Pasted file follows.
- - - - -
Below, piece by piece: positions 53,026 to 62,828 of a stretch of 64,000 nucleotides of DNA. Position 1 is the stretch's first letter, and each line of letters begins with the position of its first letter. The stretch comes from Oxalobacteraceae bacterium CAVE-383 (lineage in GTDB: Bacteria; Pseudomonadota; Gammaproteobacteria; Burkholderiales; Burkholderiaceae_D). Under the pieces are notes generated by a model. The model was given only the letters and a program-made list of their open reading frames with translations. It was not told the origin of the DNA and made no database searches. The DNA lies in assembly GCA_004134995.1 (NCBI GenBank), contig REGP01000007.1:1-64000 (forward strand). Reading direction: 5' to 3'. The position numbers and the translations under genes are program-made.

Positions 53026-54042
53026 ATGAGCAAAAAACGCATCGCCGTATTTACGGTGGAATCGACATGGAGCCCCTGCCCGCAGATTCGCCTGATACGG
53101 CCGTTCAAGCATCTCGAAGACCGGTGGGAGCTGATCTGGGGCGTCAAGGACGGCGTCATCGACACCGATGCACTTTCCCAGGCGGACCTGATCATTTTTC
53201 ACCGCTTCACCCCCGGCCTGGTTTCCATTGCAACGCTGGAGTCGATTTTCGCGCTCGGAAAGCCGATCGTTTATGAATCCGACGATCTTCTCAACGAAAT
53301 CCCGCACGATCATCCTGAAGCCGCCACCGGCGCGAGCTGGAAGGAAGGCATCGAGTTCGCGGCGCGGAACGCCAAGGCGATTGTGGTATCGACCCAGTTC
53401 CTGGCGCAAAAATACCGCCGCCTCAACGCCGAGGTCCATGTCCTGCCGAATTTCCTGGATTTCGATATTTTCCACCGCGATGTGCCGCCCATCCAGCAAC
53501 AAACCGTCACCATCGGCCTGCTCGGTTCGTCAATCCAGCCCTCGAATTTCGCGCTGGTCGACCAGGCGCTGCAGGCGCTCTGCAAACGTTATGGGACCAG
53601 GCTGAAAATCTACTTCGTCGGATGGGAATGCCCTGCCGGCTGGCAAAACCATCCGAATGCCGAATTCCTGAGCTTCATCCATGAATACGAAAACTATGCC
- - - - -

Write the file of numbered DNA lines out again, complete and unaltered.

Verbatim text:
Below, piece by piece: positions 53,026 to 62,828 of a stretch of 64,000 nucleotides of DNA. Position 1 is the stretch's first letter, and each line of letters begins with the position of its first letter. The stretch comes from Oxalobacteraceae bacterium CAVE-383 (lineage in GTDB: Bacteria; Pseudomonadota; Gammaproteobacteria; Burkholderiales; Burkholderiaceae_D). Under the pieces are notes generated by a model. The model was given only the letters and a program-made list of their open reading frames with translations. It was not told the origin of the DNA and made no database searches. The DNA lies in assembly GCA_004134995.1 (NCBI GenBank), contig REGP01000007.1:1-64000 (forward strand). Reading direction: 5' to 3'. The position numbers and the translations under genes are program-made.

Positions 53026-54042
53026 ATGAGCAAAAAACGCATCGCCGTATTTACGGTGGAATCGACATGGAGCCCCTGCCCGCAGATTCGCCTGATACGG
53101 CCGTTCAAGCATCTCGAAGACCGGTGGGAGCTGATCTGGGGCGTCAAGGACGGCGTCATCGACACCGATGCACTTTCCCAGGCGGACCTGATCATTTTTC
53201 ACCGCTTCACCCCCGGCCTGGTTTCCATTGCAACGCTGGAGTCGATTTTCGCGCTCGGAAAGCCGATCGTTTATGAATCCGACGATCTTCTCAACGAAAT
53301 CCCGCACGATCATCCTGAAGCCGCCACCGGCGCGAGCTGGAAGGAAGGCATCGAGTTCGCGGCGCGGAACGCCAAGGCGATTGTGGTATCGACCCAGTTC
53401 CTGGCGCAAAAATACCGCCGCCTCAACGCCGAGGTCCATGTCCTGCCGAATTTCCTGGATTTCGATATTTTCCACCGCGATGTGCCGCCCATCCAGCAAC
53501 AAACCGTCACCATCGGCCTGCTCGGTTCGTCAATCCAGCCCTCGAATTTCGCGCTGGTCGACCAGGCGCTGCAGGCGCTCTGCAAACGTTATGGGACCAG
53601 GCTGAAAATCTACTTCGTCGGATGGGAATGCCCTGCCGGCTGGCAAAACCATCCGAATGCCGAATTCCTGAGCTTCATCCATGAATACGAAAACTATGCC